Anyway, we’ve all been forced by the Catholic Church to participate in this pagan holiday.
I used quite a bit of it having a walk with my son, and I also gave him a walk on Saturday and a really big one on Sunday, when we took a taxi to the old town and walked back. Those three times in total gave us about 14 km over those three days worth of walking, and I do feel that it’s done me some good. The good thing about my son is that he walks about the same pace and just enjoys the walk, he doesn’t run off. And then he is well behaved after as he has been able to use his energy up, although generally speaking he is not as tired as me.
As there is not that much conversation going on I can also listen a bit to the Michel Thomas courses during the walk. All in all a good way to spend time, but it was cold on Thursday and only gradually got a bit warmer over the weekend. At about 5-6 degrees Celsius most of the snow started to melt, but there are large puddles everywhere and of course the contributions to society made by the communion of dog-owners comes much to the fore, all melting in the water and mixing in with the sand that is laid down so that you can tell sometimes where the sand starts and the canine detritus finishes.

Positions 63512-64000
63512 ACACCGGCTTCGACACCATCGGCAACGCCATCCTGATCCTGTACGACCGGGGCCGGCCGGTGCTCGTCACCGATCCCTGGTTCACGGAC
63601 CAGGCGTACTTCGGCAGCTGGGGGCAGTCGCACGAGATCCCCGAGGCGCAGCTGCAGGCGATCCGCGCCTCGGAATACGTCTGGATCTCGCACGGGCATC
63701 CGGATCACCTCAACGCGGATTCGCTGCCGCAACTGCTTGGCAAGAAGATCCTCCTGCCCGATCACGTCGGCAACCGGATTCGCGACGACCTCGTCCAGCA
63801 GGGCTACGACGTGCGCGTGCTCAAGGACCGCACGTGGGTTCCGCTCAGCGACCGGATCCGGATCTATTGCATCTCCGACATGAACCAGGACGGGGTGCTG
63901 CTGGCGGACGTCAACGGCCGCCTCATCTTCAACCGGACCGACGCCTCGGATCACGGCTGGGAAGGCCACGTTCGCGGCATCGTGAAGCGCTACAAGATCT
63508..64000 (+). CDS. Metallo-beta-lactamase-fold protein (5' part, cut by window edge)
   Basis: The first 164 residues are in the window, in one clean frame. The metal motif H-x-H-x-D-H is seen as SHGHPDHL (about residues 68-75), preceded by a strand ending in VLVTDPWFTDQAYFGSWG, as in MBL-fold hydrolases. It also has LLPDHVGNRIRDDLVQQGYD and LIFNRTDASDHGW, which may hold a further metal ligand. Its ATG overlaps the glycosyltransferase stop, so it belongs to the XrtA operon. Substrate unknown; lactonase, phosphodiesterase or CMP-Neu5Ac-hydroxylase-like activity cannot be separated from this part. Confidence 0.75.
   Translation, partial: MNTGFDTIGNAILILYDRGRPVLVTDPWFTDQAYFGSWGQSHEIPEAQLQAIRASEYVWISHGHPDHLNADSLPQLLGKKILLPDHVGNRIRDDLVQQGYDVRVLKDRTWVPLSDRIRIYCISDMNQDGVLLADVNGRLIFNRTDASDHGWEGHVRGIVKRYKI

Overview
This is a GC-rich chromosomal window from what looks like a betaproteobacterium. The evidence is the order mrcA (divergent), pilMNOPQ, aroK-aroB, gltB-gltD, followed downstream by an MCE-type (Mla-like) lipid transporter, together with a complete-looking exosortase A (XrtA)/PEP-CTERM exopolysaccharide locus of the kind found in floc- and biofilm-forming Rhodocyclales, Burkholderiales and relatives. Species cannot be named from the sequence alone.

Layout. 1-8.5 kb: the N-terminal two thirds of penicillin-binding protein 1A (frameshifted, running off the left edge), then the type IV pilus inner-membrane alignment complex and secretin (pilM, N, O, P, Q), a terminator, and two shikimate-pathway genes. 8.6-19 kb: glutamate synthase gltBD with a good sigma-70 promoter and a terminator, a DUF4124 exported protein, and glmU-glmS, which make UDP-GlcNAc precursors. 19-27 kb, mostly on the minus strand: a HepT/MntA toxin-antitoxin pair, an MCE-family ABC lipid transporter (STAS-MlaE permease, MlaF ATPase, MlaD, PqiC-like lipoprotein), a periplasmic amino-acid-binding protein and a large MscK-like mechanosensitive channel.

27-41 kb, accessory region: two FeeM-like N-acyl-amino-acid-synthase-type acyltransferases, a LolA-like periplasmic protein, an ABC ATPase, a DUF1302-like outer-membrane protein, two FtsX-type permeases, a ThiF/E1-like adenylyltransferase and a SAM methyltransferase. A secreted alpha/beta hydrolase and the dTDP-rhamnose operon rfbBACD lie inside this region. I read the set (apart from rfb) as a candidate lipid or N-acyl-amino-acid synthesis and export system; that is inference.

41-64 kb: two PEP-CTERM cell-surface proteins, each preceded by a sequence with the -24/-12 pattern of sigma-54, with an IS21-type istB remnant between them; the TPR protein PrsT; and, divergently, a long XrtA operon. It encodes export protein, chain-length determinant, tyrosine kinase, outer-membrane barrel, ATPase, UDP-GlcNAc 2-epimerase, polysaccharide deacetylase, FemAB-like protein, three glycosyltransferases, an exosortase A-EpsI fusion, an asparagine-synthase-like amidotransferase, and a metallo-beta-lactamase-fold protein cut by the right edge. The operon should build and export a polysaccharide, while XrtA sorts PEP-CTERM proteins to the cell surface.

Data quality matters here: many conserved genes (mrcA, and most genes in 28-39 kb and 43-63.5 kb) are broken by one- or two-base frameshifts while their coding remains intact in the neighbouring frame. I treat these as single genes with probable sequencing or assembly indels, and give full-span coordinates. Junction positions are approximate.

I was also going to talk about these big die-offs reported in the Internet and a bit in mainstream media. But perhaps it can wait for a later post. I will come to that, though.
- Mummers divulge secrets to their ‘process of elimination’ (philly.com)
- Mummering flourishes in N.L. homes (cbc.ca)
- Mummers go Hollywood, Bollywood (philly.com)
- Weird Christmas Traditions Around The World (socyberty.com)
- January 6Epiphany (narmer.wordpress.com)
- Epiphany, the Founders, and freedom of religion (redstate.com)
- The God of Christmas (epages.wordpress.com)
- The origin of Christmas – When did it begin? (redantliberationarmy.wordpress.com)
If all goes well, this will be another technological first for me – this time the first post written on and posted from a train.